Rail Insights 2021 Takeaways

Written by David Nahass, Financial Editor
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THE FINANCIAL EDGE, RAILWAY AGE JULY 2021 ISSUE: At the 2021 Rail Insights conference (held “live” virtually in June 2021), three major trends emerged: The rebound in rail is in full swing; short lines and Class I railroads are feeling pressure to respond to growing demand in a challenging labor market; and the industry is in a “wait, see and respond” mode when contemplating who will be the ultimate long-term dance partner for KCS. Additionally, infrastructure improvements on the horizon are poised to help both passenger rail.


The two Class I CEO presenters—Katie Farmer, BNSF, and Jim Foote, CSX—talked about increasing carload demand and that the trend will continue in the second half of 2021. Farmer noted that energy loadings lag the broader recovery. For BNSF, this was not a drag on total freight volumes as the railroad is delivering more than 200,000 loads per week, with agriculture leading the resurgence. In response, BNSF is adding car capacity to address growing volume-capacity constraints. Mr. Foote is seeing broad increases in carloads on CSX ,noting that CSX is prepared for increases due to recent service and process improvements. 

Jason Seidl, Managing Director, Cowen and Company and Railway Age Wall Street Contributing Editor, noted freight levels were selectively above 2019’s. This is a strong signal for an industry looking for a robust, consistent rebound. While the improvement is stronger in intermodal than on carload alone, it suggests a continuing rebound.

Both Class I CEOs noted that they are focused on increasing their workforces as freight demand is growing. Seidl also noted the struggles in adding employees across all freight business, rail, trucking and marine.


In addition to Farmer and Foote, Peter Gilbertson, Chair of Anacostia Rail Holdings, talked about the industry’s’ need to focus on improving customer service. This is not lip service.This is, especially in the case of Gibertson, the key to expanding the footprint of the short line railroads under his guidance (Anacostia owns six such railroads). 

Gilbertson noted that every rail touch point can make positive customer impact. He is focused on delivery service and timing, managing customer capex in regarding to consuming rail service, educating customers on what rail freight can provide to them and on putting a face to the railroads in local communities. Improved service is also on the minds of the Class I’s. In discussing customer service, Foote noted that rail customers do not care about dwell times. They care about service.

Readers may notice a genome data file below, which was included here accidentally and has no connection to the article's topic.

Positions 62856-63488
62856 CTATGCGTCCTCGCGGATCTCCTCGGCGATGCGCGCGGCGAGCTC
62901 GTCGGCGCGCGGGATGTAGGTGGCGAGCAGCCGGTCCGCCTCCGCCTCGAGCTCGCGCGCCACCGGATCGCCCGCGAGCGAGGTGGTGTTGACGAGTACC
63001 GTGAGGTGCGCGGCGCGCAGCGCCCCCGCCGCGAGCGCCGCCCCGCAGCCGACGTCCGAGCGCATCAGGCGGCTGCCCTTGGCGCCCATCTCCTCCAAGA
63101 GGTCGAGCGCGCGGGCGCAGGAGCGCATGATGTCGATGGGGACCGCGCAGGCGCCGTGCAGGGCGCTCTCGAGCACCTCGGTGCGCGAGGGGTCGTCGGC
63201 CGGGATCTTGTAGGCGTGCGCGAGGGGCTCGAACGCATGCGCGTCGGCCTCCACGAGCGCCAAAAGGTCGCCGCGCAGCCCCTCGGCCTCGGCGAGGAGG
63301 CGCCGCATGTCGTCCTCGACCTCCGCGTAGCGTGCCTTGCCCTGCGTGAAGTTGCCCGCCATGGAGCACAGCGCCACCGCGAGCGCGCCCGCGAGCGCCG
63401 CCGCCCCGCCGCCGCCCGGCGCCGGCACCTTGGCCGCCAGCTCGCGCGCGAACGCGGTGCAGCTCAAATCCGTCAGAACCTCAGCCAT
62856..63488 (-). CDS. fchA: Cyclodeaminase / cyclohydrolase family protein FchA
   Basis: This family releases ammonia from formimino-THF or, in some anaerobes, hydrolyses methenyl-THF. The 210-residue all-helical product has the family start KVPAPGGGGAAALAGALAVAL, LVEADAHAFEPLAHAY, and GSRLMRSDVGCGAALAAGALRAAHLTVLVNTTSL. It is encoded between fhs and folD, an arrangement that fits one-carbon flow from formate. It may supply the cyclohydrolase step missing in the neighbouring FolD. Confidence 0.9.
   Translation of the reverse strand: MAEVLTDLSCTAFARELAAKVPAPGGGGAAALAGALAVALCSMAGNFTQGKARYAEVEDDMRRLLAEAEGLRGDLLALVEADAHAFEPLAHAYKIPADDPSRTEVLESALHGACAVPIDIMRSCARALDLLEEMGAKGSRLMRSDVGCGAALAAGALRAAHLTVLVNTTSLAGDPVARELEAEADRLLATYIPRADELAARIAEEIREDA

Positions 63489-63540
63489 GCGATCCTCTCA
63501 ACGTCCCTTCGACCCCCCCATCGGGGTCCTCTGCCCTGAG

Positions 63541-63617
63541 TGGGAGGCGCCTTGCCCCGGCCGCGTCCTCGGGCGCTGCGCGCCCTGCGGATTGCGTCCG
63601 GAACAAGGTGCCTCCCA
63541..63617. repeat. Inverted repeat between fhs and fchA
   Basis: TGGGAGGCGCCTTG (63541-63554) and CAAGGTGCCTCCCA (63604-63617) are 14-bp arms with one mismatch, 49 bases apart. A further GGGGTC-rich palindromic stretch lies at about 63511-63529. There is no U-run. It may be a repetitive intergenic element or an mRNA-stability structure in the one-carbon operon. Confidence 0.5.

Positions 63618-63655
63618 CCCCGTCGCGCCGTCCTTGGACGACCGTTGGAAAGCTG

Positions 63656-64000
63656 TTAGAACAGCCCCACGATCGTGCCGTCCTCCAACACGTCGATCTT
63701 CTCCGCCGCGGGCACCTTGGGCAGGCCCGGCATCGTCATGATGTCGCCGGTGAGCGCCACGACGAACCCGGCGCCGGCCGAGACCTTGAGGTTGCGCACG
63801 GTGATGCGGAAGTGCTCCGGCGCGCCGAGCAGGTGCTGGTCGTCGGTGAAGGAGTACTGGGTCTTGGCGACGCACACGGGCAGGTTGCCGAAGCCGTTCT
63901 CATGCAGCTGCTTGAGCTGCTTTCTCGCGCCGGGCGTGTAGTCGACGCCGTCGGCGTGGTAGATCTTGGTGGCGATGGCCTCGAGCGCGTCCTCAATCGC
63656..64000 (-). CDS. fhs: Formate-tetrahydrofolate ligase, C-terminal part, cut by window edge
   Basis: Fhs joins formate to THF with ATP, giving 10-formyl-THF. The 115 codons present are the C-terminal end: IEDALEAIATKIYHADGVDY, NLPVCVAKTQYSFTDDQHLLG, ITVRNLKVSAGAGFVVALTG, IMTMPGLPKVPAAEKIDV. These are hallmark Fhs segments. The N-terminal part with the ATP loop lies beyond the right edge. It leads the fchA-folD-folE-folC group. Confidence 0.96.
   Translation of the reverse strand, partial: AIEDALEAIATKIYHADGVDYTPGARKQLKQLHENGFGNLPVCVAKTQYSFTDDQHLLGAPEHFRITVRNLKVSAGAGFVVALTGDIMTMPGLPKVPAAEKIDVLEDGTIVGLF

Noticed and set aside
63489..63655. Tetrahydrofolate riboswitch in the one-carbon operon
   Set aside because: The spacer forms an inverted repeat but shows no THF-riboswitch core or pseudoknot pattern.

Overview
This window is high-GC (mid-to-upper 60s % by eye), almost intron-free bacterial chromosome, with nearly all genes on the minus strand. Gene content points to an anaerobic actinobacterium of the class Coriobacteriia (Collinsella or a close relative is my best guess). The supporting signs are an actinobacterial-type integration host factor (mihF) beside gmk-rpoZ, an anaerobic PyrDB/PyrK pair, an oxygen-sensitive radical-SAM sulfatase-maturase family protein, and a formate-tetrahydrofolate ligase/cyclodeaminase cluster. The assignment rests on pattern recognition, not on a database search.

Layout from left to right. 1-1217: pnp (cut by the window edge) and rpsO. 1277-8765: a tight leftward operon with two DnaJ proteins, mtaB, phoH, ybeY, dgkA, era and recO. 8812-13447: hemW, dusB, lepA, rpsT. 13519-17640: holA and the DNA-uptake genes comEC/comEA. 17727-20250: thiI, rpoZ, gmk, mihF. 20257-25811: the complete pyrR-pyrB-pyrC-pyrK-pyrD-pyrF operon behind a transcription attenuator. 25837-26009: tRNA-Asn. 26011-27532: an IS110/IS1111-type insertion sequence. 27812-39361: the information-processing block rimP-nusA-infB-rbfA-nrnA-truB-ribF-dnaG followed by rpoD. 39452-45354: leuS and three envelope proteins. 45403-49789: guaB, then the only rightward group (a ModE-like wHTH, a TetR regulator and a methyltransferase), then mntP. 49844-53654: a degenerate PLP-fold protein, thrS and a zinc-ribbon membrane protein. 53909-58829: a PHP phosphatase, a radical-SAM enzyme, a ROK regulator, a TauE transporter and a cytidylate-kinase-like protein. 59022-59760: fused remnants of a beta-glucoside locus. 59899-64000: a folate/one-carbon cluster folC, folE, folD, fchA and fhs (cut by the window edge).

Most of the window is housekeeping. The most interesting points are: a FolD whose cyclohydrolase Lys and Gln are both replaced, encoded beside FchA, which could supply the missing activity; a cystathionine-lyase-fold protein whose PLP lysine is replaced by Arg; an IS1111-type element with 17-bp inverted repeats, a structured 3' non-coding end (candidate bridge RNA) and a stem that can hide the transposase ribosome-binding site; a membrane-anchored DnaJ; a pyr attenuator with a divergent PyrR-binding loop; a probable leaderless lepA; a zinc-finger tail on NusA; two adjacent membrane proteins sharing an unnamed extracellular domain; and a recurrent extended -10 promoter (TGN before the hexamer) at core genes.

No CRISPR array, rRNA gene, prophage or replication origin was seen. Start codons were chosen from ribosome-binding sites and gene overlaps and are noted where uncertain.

Farmer highlighted BNSF’s aggressive focus on sustainability, and its efforts to reduce greenhouse gases with a focus on battery locomotives, electric intermodal terminal cranes and trip optimization.


House Railroad Subcommittee Rep. Donald Payne Jr. (D-N.J.) highlighted the success of work on projects in the mid-Atlantic area for an aging infrastructure in need of renewal. One large-scale project with heightened focus is the Gateway project to improve the Northeast Corridor rail tunnels between New York and New Jersey, stating that 20% of GDP moves through those tunnels. Payne also noted a focus in Congress on addressing the expiring STB legislation (October 2021). He also favors consistent funding over annual budget approvals for Amtrak.

Kevin Corbett, President and CEO of NJ Transit, also highlighted the Gateway project, which includes  replacing Portal Bridge, the 111-year-old movable span over the Hackensack River between New Jersey and New York, at a cost of $1.8 billion. A contract for that project is expected to be awarded by the end of the year.

Foote highlighted CSX’s role in “Transforming Rail in Virginia,” selling 386 miles of right-of-way to allow for a second rail line dedicated to Virginia Railway Express and Amtrak service. 

Payne also explained his opposition to single-person train freight crews by saying they amount to nothing more than a cost savings for the railroad that compromise safety, despite conference host Bill Vantuono’s accurate observations “with all due respect” to the Congressman that 1) no FRA safety data exists to support two-person crews as safer than one-person crews; 2) crew size has always been negotiated under the Railway Labor Act—legislation created by Congress; 3) the NTSB has never specified a minimum crew size; and 4) the railroads would only implement one-person crews on lines equipped with PTC and other supporting advanced technologies. 


Seidl addressed the merger situation involving KCS, CN and CP with two blockbuster comments: One, if the STB does not approve the voting trust for CN, then CP will be back in contention. If it’s approved, he expects CP to refocus its merger efforts on another Class I.

Farmer noted that BNSF has concerns about the potential for a KCS merger (independent of partner) to restrict competitive access for traffic into and out of Mexico. That is a key point for both Western Class I’s.

Foote indicated that he thought the door to additional mergers (that may or may not include CSX) would continue to be open once the KCS merger is complete. 

Another round of great content at the Rail Insights conference!